[coreboot] prettyprint for hardware registers

Gregg C Levine hansolofalcon at worldnet.att.net
Sat Mar 28 07:00:03 CET 2009

I grok that they have a good idea there. But I find fault with their logic
regarding the ability to download from SVN a read-only arrangement of code.

At least they didn't pick git to be the bearer of their code. I still
haven't figured out how to update anything retrieved that way.

David I certainly do agree with you. This project looks to be applicable to
one of my recurring ideas, that of teaching Linux to manage things other
then the normal peripherals.

There is an item which was written during the 2.0.0 kernel time period by an
individual for the purpose of managing the necessary ports and functions for
a breadboard mounted on an appropriate styled PC board for the chosen slot.
This was probably either an ISA or a PCI bus one. That's stored on the Ibib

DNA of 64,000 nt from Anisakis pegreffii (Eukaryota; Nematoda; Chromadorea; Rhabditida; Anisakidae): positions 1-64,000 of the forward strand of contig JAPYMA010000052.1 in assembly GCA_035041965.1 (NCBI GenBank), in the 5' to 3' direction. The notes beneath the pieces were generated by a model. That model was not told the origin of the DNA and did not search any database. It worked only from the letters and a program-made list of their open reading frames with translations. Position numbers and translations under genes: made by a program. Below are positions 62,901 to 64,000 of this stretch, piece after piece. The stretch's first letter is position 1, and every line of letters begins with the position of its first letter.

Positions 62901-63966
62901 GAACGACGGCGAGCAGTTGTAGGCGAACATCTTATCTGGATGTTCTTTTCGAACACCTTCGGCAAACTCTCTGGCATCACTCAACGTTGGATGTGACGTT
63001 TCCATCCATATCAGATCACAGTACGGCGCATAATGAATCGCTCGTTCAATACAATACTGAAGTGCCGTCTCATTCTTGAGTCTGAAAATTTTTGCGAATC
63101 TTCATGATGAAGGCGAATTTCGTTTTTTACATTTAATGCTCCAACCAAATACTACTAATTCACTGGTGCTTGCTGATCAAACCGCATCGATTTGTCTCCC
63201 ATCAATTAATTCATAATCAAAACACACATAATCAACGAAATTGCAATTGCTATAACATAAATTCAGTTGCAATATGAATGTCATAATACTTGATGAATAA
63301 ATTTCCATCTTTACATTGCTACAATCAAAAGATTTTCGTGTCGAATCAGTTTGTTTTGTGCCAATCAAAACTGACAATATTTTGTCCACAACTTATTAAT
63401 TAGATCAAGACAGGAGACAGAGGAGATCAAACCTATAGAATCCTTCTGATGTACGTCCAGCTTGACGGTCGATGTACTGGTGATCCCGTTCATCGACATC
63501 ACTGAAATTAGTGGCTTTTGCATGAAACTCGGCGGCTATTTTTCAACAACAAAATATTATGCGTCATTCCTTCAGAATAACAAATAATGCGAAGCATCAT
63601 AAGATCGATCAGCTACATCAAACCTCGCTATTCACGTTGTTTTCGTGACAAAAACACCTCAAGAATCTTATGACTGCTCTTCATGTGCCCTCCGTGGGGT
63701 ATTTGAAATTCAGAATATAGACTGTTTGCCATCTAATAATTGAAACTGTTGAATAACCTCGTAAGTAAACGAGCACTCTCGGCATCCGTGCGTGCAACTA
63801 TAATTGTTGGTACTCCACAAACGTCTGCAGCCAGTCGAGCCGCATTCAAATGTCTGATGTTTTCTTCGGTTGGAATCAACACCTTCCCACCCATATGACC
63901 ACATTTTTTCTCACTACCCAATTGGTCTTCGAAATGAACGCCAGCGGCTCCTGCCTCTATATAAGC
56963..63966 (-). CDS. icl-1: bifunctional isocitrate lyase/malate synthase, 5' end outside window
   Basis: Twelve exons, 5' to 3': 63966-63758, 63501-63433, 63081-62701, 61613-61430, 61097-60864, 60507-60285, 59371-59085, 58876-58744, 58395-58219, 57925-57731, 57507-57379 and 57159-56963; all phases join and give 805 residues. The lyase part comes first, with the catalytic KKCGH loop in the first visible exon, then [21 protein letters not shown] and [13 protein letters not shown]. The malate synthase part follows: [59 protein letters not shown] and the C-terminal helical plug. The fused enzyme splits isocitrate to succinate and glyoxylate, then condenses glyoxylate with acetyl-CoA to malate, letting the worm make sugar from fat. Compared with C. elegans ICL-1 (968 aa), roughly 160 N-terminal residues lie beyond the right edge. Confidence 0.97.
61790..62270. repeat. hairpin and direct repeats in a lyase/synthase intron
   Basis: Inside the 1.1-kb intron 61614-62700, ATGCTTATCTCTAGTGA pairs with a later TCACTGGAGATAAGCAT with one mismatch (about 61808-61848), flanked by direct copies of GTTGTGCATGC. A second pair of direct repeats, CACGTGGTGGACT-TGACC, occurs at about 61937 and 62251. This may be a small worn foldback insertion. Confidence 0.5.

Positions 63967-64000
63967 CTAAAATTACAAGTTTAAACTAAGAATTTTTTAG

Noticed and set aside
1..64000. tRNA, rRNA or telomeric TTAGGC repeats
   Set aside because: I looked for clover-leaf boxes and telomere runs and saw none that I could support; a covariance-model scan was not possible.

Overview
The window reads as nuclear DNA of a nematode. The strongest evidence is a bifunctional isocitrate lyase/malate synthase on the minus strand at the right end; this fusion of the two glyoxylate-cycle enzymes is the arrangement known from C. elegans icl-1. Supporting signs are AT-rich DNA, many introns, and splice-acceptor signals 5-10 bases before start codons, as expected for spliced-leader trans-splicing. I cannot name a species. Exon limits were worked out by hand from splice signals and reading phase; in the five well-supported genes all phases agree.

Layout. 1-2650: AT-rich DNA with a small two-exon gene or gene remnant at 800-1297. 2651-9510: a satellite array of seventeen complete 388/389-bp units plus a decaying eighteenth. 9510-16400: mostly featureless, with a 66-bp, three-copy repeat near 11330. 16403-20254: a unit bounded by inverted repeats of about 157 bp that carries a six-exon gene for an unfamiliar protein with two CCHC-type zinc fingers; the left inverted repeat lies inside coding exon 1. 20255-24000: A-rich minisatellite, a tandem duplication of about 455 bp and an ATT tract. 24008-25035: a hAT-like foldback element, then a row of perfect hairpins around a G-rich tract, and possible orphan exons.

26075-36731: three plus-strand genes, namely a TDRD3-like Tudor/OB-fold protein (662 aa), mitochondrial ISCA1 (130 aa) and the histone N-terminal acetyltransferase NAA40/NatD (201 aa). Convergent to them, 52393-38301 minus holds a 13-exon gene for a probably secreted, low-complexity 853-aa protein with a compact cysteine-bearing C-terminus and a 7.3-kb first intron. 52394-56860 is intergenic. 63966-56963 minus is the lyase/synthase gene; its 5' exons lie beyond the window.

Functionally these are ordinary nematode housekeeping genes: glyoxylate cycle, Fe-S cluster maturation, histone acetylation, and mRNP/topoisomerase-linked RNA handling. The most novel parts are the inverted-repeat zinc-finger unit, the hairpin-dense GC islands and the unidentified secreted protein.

ftp site in the Linux directory under the one for applications and then for
the one holding circuits and things.
Gregg C Levine hansolofalcon at worldnet.att.net
"The Force will be with you always." Obi-Wan Kenobi
-----Original Message-----
From: coreboot-bounces at coreboot.org [mailto:coreboot-bounces at coreboot.org]
On Behalf Of David Hendricks
Sent: Friday, March 27, 2009 2:43 PM
To: Carl-Daniel Hailfinger
Cc: Coreboot
Subject: Re: [coreboot] prettyprint for hardware registers

On Sat, Mar 21, 2009 at 8:58 PM, Carl-Daniel Hailfinger
<c-d.hailfinger.devel.2006 at gmx.net> wrote:
Could this be something useful for us, especially considering it looks
like a combination of msrtool, inteltool etc?
I'd like to make sure we don't reinvent the wheel here.

Quoting from the description page:
"PP is intended to provide infrastructure and tools to describe and
manipulate hardware registers and fields. Once described, it is possible
to read and write fields symbolically. This allows one to browse the
state of their hardware."

It's definitely an interesting project. The idea, as I understand, is to
basically define a language for describing hardware state + registers that
is useful for systems software. Basically, a way to write HDL that can be
used from a C++ library or some such.

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